Early Detection of Pressure Injury Using a Forensic Alternate Light Source

Heather Hettrick, PT, PhD, CWS, CLT-LANA, CLWT; Cheryl Hill, PT, PhD, DPT; Patrick Hardigan, PhD

Disclosures

Wounds. 2017;29(8):222-228. 

In This Article

Conclusion

Because ALS utilizes different wavelengths than white light, it can reveal acute trauma and interstitial bleeding of the skin that would otherwise be invisible to the naked eye. Crime scene investigators and forensic science utilizes ALS readily, but it has only recently been utilized as a tool in medicine. As a skin and wound assessment tool, ALS appears to be beneficial in identifying early destructive tissue changes as well as sites of previous injury much sooner than just using white or ambient light and the naked eye. The ability to witness negative or deleterious tissue changes before visual and physical manifestations appear on the skin is a breakthrough in pressure ulcer detection.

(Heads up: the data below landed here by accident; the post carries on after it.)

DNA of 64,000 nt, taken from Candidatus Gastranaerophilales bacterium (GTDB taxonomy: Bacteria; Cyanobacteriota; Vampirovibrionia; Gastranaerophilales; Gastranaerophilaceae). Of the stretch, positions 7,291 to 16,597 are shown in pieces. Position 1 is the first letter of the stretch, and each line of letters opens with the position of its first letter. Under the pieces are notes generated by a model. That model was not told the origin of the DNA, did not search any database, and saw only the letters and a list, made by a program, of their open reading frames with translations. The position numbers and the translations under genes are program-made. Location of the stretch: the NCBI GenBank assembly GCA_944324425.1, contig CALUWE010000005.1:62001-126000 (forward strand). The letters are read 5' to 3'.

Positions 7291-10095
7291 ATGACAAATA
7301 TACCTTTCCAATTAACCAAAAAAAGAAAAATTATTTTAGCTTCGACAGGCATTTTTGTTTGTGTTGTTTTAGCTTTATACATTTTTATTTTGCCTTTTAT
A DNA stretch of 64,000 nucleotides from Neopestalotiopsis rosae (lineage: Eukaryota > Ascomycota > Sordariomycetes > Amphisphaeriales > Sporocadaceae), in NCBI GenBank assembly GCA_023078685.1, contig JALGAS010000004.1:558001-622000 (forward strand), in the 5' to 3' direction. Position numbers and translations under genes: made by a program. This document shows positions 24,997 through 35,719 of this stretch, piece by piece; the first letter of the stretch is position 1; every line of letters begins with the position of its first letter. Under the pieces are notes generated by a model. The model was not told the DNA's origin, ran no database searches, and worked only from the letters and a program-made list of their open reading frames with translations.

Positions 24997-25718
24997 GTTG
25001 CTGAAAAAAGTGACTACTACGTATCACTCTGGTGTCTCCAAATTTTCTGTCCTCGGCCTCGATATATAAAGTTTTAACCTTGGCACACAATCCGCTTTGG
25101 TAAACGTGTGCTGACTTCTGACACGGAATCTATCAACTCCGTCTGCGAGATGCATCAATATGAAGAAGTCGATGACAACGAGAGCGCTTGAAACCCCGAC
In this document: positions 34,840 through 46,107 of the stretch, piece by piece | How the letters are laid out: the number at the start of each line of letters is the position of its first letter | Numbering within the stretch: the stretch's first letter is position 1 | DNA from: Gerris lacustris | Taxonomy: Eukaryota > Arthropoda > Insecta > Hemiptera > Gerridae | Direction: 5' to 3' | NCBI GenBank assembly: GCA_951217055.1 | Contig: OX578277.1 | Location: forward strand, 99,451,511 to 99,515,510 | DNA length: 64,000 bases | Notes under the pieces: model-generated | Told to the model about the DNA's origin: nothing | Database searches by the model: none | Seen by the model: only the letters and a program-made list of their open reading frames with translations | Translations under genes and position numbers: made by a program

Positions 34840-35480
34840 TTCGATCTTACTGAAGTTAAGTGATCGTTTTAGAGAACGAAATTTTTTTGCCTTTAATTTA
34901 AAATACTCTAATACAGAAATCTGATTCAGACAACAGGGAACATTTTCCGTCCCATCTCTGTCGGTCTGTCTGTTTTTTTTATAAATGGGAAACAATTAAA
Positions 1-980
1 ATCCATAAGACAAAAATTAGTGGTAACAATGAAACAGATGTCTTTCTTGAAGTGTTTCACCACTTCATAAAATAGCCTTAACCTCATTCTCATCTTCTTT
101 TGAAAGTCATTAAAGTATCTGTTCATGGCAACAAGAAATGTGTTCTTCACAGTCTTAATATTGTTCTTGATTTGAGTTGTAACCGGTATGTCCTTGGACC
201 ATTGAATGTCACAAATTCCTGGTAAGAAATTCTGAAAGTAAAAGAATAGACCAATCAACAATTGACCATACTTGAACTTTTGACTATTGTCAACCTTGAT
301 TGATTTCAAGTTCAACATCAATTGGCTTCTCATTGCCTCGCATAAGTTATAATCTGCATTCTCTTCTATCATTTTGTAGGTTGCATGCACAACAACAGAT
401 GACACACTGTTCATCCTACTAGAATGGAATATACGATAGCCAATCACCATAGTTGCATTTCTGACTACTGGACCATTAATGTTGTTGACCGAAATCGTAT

The ALS device has the potential to be used as a quick screening tool to assess the overall health of a patient's skin. It is well established that early detection of tissue trauma can lead to better outcomes for patients while reducing health care costs. Alternate light sources provide a noninvasive approach to early detection and intervention of pressure ulcers, resulting in improved health outcomes and quality of life for patients while potentially saving substantial resources spent on managing pressure ulcers. Alternate light sources may prove invaluable in clinical practice for detecting early tissue trauma that is time efficient, user friendly, and cost effective.

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